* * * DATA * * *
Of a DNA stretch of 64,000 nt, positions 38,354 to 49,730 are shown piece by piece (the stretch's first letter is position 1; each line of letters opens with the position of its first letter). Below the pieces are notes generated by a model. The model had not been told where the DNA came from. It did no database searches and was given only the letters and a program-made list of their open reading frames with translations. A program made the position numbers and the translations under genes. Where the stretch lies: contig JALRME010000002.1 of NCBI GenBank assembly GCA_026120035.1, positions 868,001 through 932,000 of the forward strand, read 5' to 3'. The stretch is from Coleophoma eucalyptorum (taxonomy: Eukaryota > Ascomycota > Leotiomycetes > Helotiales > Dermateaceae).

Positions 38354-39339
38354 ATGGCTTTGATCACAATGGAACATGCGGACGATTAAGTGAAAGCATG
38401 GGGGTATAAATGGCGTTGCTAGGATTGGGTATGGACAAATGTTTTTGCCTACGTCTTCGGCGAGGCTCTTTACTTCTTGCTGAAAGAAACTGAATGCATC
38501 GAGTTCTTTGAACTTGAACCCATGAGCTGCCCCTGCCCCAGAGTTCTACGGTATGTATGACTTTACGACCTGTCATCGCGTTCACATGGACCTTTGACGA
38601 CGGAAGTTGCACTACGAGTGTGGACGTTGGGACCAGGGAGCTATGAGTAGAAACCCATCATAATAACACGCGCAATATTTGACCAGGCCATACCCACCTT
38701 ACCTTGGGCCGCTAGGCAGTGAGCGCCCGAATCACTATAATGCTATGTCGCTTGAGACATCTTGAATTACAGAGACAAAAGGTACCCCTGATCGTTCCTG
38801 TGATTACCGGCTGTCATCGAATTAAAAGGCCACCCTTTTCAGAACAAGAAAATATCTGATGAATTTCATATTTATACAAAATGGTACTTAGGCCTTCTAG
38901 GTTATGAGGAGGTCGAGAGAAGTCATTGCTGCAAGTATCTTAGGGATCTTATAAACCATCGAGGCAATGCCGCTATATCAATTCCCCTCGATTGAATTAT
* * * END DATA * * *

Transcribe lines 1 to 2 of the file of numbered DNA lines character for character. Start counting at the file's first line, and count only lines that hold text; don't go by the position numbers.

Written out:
Of a DNA stretch of 64,000 nt, positions 38,354 to 49,730 are shown piece by piece (the stretch's first letter is position 1; each line of letters opens with the position of its first letter). Below the pieces are notes generated by a model. The model had not been told where the DNA came from. It did no database searches and was given only the letters and a program-made list of their open reading frames with translations. A program made the position numbers and the translations under genes. Where the stretch lies: contig JALRME010000002.1 of NCBI GenBank assembly GCA_026120035.1, positions 868,001 through 932,000 of the forward strand, read 5' to 3'. The stretch is from Coleophoma eucalyptorum (taxonomy: Eukaryota > Ascomycota > Leotiomycetes > Helotiales > Dermateaceae).

Positions 38354-39339